Women transitioning through menopause may have a higher risk for diabetes if they had lower premenopausal estradiol levels and a slower rate of follicle-stimulating hormone change during the early transition, according to recent data.
Sung Kyun Park, MPH, ScD, assistant professor of epidemiology and assistant professor of environmental health sciences at the University of Michigan School of Public Health in Ann Arbor, and colleagues evaluated data from the Study of Women’s Health Across the Nation (SWAN) on 1,407 premenopausal women (mean age, 46.4 years) who experienced natural menopause from baseline to the 12th annual follow-up visit. Researchers sought to determine the relationship between changes in estradiol and FSH levels during menopausal transition and incident diabetes.
The mean age at which participants experienced the final menstrual period was 51.8 years. Overall, 132 participants developed diabetes in late perimenopause or after menopause (9.4%; incidence of 9 per 1,000 person-years) during a median 11 years of follow-up. Compared with participants who did not develop diabetes, participants who developed diabetes had lower baseline estradiol levels.
A lower risk for incident diabetes was associated with each interquartile range increase in the estradiol intercept (75.2 pmol/L; HR = 0.53; 95% CI, 0.27-1.06) in the fully adjusted model with age, BMI, smoking status, education and race/ethnicity. A greater rate of increase in FSH more than 2 years before the final menstrual period was significantly associated with a lower risk for incident diabetes (HR = 0.31; 95% CI, 0.1-0.94).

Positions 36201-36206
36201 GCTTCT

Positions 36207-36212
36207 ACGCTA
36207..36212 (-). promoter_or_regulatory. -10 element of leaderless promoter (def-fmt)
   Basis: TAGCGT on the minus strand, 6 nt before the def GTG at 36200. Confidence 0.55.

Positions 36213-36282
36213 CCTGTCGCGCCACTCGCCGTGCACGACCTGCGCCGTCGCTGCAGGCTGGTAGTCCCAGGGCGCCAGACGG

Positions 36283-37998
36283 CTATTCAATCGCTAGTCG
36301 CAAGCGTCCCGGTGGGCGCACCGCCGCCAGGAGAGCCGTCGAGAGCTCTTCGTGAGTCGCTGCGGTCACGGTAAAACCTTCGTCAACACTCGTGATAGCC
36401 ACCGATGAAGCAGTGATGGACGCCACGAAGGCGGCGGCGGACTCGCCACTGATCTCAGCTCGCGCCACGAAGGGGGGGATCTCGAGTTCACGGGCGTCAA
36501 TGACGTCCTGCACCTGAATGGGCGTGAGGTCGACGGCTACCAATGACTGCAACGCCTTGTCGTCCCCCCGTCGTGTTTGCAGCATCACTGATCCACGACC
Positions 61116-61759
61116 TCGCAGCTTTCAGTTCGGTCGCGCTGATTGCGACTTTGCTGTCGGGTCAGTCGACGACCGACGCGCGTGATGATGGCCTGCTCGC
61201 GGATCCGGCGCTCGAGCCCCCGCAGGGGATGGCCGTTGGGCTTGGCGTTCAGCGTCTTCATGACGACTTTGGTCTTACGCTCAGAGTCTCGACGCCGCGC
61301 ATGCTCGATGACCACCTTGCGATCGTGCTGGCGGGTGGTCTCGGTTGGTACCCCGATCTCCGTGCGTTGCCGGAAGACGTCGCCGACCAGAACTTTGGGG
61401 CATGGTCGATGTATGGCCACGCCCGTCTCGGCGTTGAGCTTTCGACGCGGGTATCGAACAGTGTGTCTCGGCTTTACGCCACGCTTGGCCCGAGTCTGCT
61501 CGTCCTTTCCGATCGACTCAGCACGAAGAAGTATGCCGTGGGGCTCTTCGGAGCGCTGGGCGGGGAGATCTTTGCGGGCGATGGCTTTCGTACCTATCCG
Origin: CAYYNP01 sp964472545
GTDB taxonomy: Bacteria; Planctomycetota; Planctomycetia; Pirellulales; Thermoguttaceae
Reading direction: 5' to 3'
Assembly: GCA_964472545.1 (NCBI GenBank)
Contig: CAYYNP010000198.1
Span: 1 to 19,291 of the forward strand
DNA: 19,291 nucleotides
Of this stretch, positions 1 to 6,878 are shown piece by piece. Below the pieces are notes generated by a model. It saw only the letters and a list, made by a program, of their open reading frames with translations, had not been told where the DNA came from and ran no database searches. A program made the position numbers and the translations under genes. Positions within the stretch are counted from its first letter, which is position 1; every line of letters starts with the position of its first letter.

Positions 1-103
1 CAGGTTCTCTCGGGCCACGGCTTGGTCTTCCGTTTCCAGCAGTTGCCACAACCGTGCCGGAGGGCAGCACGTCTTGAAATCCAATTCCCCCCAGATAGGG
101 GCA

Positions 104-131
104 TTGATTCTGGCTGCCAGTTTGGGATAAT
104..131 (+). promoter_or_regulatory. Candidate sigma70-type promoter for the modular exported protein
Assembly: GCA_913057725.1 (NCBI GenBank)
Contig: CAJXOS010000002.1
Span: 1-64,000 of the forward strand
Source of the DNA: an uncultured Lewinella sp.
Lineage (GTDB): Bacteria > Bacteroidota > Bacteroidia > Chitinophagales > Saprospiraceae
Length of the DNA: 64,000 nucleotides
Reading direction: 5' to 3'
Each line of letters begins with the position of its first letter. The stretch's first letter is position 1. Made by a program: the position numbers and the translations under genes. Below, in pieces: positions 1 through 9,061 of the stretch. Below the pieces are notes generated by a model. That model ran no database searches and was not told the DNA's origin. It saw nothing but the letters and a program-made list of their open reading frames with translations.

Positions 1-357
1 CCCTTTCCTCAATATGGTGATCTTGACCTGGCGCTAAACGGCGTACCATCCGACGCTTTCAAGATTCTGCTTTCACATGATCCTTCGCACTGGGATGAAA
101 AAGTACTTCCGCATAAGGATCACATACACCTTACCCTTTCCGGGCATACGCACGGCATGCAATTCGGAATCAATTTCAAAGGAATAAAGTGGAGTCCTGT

“In the present study, we found that lower premenopausal [estradiol] levels and a slower rate of FSH increase during the early transition were associated with a higher risk of developing diabetes as women transition through the menopause, independently of age and obesity,” the researchers wrote. “Given that obesity and excess fat play an important role in not only diabetes risk itself, but the changes in [estradiol] and FSH over the menopausal transition, these findings provide support for the relevance of an important strategy for preventive intervention: Weight control in earlier midlife is important to prevent future diabetes development. These results suggest the importance of monitoring for diabetes during the menopausal transition as well as the importance of adopting healthy diets and increasing exercise during this life stage.” – by Amber Cox
Disclosure: The researchers report no relevant financial disclosures.